Instagram Influenced Architecture

From the Guardian: Snapping point: how the world’s leading architects fell under the Instagram spell. We’ve always had architecture-as-spectacle – if anything, Instagram is just the latest in a series of driving forces. But it’s still worth thinking about. Something the author notes:

Configuring buildings and public spaces as selfie sets may well work for tourism promotion and the buzz of a launch, but once the novelty factor has worn off, the whimsy can grate and the flimsiness become all too apparent. The urge for quick, affordable spectacle often leads to stick-on, paper-thin cladding materials that look good in photographs, but weather terribly. The stained, peeling facades of the last decade stand as a grim testament to prioritising photographability over function.

Oliver Wainwright

Art is wonderful, and public art is essential. It enhances and enriches the spaces we inhabit. But when we insert an overtly capitalist motivation of cashing in on a craze, we sacrifice the care and consideration in how we craft this art.

Something this also gets me thinking about is replication. That is, our penchant for seeing an interesting photo, and striving to replicate it. This isn’t new, and in many cases is designed (consider things like Yosemite, where you round a corner and get a reveal of El Capitan or Half Dome. You stop, and say “Wow,” and take a picture. This experience was designed, over a century ago, and is part of why we have 400 million nearly identical shots of these locations). It just bums me out, for some vague reasoning I can’t quite put a finger on, that rather than being inspired by an interesting photo, there is this impetus to simply replicate it. I should probably chew on that a bit.

Insta Repeat

Found via Demilked, there’s an interesting Instagram account that is finding repeated imagery in Instagram photos, called Insta Repeat. For instance:

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Vertical phone in the wild 📱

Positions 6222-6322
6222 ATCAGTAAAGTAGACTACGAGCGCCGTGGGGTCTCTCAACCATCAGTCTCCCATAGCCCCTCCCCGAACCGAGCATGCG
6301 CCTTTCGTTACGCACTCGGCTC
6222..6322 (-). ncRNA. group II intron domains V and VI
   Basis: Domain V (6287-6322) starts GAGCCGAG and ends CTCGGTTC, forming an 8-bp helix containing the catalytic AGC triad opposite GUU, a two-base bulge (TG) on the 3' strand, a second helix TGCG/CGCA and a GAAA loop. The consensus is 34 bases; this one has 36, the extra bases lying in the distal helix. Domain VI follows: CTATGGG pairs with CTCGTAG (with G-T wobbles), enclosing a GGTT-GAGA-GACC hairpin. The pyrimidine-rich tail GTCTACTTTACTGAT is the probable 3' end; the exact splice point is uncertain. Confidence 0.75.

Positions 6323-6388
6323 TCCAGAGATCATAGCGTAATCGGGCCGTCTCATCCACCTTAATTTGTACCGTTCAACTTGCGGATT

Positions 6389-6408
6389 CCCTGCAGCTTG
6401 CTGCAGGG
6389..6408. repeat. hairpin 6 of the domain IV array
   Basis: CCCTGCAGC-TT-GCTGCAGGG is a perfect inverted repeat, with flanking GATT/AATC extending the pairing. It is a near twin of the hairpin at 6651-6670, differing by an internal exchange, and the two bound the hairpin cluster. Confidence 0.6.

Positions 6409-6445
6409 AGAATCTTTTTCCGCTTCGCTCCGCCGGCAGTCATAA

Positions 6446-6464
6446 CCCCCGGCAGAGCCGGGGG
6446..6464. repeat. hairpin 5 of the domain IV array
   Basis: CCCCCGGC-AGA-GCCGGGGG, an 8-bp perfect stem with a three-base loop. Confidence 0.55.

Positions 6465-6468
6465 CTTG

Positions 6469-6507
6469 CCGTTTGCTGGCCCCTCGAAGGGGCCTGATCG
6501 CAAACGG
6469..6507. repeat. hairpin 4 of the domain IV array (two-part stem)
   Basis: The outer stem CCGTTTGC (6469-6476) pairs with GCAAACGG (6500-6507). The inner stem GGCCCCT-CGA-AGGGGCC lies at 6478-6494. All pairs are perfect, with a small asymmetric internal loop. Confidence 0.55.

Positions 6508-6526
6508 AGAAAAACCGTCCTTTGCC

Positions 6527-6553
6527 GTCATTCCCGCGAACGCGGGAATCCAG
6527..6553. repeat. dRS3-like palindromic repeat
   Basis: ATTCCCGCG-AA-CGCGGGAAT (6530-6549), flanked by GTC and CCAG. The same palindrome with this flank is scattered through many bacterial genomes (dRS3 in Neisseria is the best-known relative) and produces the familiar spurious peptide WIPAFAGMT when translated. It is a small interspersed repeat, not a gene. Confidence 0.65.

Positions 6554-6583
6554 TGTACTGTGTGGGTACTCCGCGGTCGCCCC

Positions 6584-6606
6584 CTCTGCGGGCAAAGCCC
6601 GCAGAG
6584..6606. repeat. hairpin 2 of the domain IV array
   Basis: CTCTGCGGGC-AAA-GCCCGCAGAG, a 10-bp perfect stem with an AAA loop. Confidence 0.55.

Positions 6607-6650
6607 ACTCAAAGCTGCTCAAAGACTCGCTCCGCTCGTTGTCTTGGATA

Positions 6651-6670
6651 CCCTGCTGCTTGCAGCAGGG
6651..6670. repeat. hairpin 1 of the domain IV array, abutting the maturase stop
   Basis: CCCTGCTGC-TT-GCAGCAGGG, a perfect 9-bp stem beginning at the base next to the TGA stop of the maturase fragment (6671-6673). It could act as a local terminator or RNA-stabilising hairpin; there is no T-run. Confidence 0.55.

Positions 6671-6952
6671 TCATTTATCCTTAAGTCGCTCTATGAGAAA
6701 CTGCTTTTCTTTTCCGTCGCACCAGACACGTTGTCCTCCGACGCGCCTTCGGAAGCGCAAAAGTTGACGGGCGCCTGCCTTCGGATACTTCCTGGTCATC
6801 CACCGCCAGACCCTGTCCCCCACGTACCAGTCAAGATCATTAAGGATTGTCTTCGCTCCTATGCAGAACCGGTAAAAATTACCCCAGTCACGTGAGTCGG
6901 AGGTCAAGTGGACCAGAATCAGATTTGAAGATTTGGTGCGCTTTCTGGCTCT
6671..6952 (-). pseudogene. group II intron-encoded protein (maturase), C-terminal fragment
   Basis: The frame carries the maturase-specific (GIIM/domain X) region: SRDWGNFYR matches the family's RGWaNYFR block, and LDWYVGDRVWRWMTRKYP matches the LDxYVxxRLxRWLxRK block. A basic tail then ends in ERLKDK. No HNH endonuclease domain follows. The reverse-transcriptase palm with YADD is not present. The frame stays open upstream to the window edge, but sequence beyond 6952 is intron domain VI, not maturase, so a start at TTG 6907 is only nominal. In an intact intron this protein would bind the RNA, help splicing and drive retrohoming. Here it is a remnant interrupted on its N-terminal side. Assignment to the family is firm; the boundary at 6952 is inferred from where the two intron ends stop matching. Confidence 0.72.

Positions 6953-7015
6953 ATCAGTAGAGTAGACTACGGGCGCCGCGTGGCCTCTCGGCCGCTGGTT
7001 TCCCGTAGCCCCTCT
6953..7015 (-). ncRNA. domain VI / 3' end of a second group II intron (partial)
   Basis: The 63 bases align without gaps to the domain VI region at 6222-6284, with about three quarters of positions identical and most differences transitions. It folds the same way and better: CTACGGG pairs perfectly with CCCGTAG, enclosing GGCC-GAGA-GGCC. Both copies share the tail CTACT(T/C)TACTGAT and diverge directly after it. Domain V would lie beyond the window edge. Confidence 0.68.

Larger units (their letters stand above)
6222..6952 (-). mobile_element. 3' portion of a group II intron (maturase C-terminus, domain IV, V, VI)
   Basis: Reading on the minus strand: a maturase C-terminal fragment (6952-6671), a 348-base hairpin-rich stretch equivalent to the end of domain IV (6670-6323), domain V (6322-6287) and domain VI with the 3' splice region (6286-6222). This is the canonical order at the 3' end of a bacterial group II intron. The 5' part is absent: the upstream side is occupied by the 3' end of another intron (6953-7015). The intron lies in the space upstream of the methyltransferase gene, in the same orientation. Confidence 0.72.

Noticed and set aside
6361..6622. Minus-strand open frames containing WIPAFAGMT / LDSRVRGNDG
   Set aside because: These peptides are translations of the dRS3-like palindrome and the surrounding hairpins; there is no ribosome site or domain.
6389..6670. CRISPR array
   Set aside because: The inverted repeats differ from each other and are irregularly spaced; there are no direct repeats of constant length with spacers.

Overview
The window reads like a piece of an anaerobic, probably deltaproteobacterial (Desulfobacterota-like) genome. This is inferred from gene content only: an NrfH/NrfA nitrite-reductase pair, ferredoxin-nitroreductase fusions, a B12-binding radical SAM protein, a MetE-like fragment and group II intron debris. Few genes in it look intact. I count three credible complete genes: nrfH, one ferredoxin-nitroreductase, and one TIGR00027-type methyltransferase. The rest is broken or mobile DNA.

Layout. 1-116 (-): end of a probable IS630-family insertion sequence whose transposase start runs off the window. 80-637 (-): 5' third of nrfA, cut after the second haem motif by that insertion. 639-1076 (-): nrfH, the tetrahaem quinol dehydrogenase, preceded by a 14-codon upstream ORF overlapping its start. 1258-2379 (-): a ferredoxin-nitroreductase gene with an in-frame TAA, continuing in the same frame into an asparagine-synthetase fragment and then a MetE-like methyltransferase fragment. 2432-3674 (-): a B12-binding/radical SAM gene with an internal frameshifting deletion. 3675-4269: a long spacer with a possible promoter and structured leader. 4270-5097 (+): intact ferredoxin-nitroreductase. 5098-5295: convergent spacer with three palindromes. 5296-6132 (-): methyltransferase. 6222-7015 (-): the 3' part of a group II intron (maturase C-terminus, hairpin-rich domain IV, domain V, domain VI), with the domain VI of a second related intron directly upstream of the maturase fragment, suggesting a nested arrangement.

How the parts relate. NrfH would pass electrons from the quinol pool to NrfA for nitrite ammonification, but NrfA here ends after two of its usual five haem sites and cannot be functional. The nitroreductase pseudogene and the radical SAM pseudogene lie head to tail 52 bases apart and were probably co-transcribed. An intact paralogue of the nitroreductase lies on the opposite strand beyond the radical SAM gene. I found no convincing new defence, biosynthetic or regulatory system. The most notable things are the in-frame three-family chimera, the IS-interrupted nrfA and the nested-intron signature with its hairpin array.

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or:

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Feet in front of Horseshoe Bend 🍁

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I think it’s an interesting project in a few different ways. On one side it shows how much we all end up copying each other, and how quickly an image concept can end up feeling trite and overplayed. But it also calls out the patterns we associate with photographic composition — often the images look similar simply because that’s the best approach for shooting a particular subject, so of course there are going to be similar photos. (The same goes for some location shots: why are there 5 million+ nearly identical shots of Half Dome in Yosemite? Because the park was designed to bring you to that reveal, where you’ll say “wow” and take the shot.)

While it’s easy to take a cynical view of this sort of project, it can be viewed in other ways, too. It’s telling to see what imagery strikes people, what patterns keep coming up, and to think about why those shots in particular seem to recur. Also, there’s a certain beauty in the collections themselves, the grids of similar photos all in a row, where the repetition is a part of the piece.

Instagram “Flops”

Just to get this out of the way: when I say “flops,” I’m not talking about posting a picture that gets no likes or anything like that. I’m talking about a new type of account/method of communication that’s been popping up. The Atlantic has an excellent article talking about this: Teens Are Debating the News on Instagram.

It’s interesting. On one hand, I’m fascinated by just how much each generation strives to find a place of their own, to discuss and grow among their peers. It’s like weeds — life will find a way, and will make use of whatever environment they have available to them. Couldn’t they use forums, or Facebook groups, or blogs, or tumblr, or any of the other tools that have already come up that are arguably better suited for discourse and sharing thoughts? Maybe, maybe not. Many kids have very limited spaces for a sense of autonomy and privacy. Their web browsing is monitored by schools and parents, their phones have parental controls on what can and can’t be installed. So they make do with the tools they have available. There’s a critical mass of their peers on Instagram, and it’s generally accepted by parents and schools to have on your phone. So you use the tools you have. A big part of me says “fuck yeah, good job kiddos.”

But then there’s the other hand. The approach leaves a lot to be desired, and the limitations of the tool they chose to use create some inherent flaws in what’s happening. You are effectively signal boosting hateful things by posting them as flops, and only those who bother to read the comment beneath the image will even know that you are posting it to call out the behavior rather than to endorse it. It requires inside knowledge of what a flop even is in order to understand the context, in a medium that is far more broadly shared (it’s not like the images are segregated, they’re woven right in with the rest of your feed or in discovery). There’s also the factor of the psychological impact of immersing yourself in the negative – it has a toll.

A lot to mull over, here.